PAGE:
The Wharton School sadly announces the passing of James Pickands III, emeritus professor of statistics, who died peacefully in his sleep on March 9, 2022. He was 90.
Pickands graduated from Taft, Yale, and Columbia Universities before joining the faculty at Wharton in 1969. He wrote his doctoral dissertation at Columbia under noted Professor Simeon M. Berman and was highly regarded as a mathematical statistician who made seminal contributions in the area of extreme values and the maxima of Gaussian processes.
“Jim was a brilliant statistician who mentored generations of Wharton students during his long career here. He had so much expertise, but he never hoarded knowledge because he wanted students to excel. He will always be remembered for that,” Wharton Dean Erika James said.
Pickands worked alongside Emeritus Wharton Statistics Professors Abba M. Krieger and Paul Shaman. They remembered him as a warm and gentle person and a humble scholar. Shaman described him as a big teddy bear who “didn’t have a mean bone in his body.”
“Jim was not a self-promoter. He didn’t get the credit he deserved for a lot of seminal research he did on extreme value theory and its applications,” he said. “Jim had a different way of thinking and had very original research ideas. Abba Krieger and I used to talk about how people have three types of brains: left-brained, right-brained, and Pickands-brained.”
Shaman said Pickands was especially creative in his research on extreme values. He was a research assistant to Emil Gumbel, who was an early contributor to extreme value theory. Pickands’ work with extreme value distributions also was included in a book on the subject by noted mathematician and Temple University Professor János Galambos.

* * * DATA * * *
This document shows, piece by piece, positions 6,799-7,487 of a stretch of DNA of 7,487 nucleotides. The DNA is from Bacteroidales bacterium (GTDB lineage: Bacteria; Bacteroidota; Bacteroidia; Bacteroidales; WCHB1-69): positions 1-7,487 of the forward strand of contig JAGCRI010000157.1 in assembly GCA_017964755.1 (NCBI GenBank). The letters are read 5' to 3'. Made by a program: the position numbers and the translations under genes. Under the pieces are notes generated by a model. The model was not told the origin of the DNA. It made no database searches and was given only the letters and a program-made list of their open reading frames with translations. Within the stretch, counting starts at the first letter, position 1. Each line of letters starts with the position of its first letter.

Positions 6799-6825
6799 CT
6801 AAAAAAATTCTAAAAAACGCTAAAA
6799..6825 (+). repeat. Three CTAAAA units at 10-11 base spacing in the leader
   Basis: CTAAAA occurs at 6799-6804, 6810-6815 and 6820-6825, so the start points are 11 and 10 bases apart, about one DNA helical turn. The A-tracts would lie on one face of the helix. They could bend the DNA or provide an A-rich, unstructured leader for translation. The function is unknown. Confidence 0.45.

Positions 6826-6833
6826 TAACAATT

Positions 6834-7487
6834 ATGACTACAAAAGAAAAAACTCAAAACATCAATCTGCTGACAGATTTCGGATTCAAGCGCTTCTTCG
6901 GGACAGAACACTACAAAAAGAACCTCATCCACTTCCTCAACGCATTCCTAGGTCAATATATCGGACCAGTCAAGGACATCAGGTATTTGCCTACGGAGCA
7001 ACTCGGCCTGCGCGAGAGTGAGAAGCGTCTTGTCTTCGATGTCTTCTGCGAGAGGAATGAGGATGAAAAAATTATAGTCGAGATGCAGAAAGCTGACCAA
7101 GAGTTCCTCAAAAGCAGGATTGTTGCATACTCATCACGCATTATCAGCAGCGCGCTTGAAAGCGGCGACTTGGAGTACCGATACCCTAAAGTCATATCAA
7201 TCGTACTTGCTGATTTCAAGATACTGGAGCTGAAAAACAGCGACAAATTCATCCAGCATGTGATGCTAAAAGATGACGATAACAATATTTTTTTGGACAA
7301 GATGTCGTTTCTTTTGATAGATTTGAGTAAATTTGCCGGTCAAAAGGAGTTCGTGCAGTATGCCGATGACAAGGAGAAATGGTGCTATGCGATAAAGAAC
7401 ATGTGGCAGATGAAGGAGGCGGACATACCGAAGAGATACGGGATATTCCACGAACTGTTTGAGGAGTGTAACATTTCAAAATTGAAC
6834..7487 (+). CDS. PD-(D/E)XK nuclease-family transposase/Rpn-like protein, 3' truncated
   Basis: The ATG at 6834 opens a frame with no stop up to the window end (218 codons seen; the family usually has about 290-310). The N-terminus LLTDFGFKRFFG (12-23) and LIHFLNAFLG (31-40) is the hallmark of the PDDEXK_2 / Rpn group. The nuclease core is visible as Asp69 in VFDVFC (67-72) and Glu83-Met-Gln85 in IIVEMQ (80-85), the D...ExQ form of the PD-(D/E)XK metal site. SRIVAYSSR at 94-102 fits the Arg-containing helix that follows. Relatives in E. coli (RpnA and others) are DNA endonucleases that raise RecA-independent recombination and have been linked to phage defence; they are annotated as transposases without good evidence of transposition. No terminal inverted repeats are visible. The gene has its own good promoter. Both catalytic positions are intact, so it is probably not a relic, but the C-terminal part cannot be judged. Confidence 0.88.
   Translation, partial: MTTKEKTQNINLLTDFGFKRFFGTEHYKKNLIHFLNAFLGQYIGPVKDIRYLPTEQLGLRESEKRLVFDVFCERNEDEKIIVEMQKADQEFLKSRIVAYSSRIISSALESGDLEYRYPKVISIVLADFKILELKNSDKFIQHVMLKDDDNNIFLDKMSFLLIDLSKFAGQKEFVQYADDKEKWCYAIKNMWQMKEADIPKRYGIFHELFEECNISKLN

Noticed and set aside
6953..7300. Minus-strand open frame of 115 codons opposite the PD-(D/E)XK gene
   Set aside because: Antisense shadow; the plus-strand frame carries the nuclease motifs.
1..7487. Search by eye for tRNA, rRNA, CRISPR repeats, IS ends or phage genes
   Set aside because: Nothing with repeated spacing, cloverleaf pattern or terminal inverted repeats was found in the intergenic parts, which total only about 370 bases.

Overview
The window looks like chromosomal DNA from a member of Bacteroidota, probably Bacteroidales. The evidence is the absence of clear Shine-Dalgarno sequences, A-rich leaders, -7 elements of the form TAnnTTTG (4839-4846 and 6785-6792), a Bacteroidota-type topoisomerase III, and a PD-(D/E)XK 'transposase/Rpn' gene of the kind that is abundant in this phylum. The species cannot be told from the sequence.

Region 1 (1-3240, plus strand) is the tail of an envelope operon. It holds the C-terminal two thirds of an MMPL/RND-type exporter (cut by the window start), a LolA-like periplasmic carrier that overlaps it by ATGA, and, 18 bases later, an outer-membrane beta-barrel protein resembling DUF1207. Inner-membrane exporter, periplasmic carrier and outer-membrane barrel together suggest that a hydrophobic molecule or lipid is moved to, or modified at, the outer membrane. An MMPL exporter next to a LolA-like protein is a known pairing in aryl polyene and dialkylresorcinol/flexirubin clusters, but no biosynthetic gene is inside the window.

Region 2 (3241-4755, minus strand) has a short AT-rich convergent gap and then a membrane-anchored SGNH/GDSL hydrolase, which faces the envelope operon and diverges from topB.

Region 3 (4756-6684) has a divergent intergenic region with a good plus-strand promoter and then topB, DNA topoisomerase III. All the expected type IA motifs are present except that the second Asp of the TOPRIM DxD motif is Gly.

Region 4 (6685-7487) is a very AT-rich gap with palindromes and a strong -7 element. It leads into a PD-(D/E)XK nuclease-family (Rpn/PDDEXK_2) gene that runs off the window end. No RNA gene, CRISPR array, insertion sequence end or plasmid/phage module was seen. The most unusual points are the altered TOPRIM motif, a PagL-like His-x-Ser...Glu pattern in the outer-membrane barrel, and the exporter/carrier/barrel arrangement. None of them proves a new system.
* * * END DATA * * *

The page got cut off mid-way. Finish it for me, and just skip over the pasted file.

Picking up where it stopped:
Pickands did not frequently promote his work at conferences. But Krieger recalled one conference he and Pickands attended in Philadelphia. “We had on our name tags. The famous statistician Chuck Stone [a member of the National Academy of Sciences] from Berkeley squinted at our name tags and said, ‘So you are James Pickands. I have been an admirer of your results and used them extensively for many years.’”
Krieger recalled how Pickands approached everything with a certain kind of subtlety, like the time he went into his statistics class in the Moore Building only to find the students clustered in the far back rows as a joke because the room was too large.
“Jim walked into the class, did not say a word, and started to lecture on the board. He wrote in small print. Jim continued to do so until the students realized that they better move closer,” Krieger said.
Pickands was born in Euclid, Ohio, to James II and Cornelia Martin Pickands. Before launching his academic career, he served for two years in the U.S. Army based in Aberdeen, Maryland.
“Jim always referred to himself as a late bloomer,” Shaman said, adding that Pickands was a year older than most of his classmates when he earned his bachelor’s degree at Yale. “After Yale, he served in the Army and then entered Columbia — I overlapped with him there. He was 33 when he completed his [doctorate] degree.”
Pickands is survived by his second wife of 31 years, D. Morgan, and first wife of 26 years, Nancy McCulloch; his daughter, Holly Pickands McLaughlin, and two grandchildren. He is also survived by his two stepchildren and their children, his three siblings and their spouses, and many nieces and nephews.
He was preceded in death by his son, James Pickands IV.
Pickands’ family remembered him as a brilliant debater who loved ice cream and professional wrestling. The family has asked for those who want to honor Pickands to perform an act of kindness for someone they love.
As many in our community grieve, we want to remind everyone that they can reach the Employee Assistance Program 24 hours a day, seven days a week, by calling 1-866-799-2329 or by scheduling an online appointment using the link in Penn Cobalt.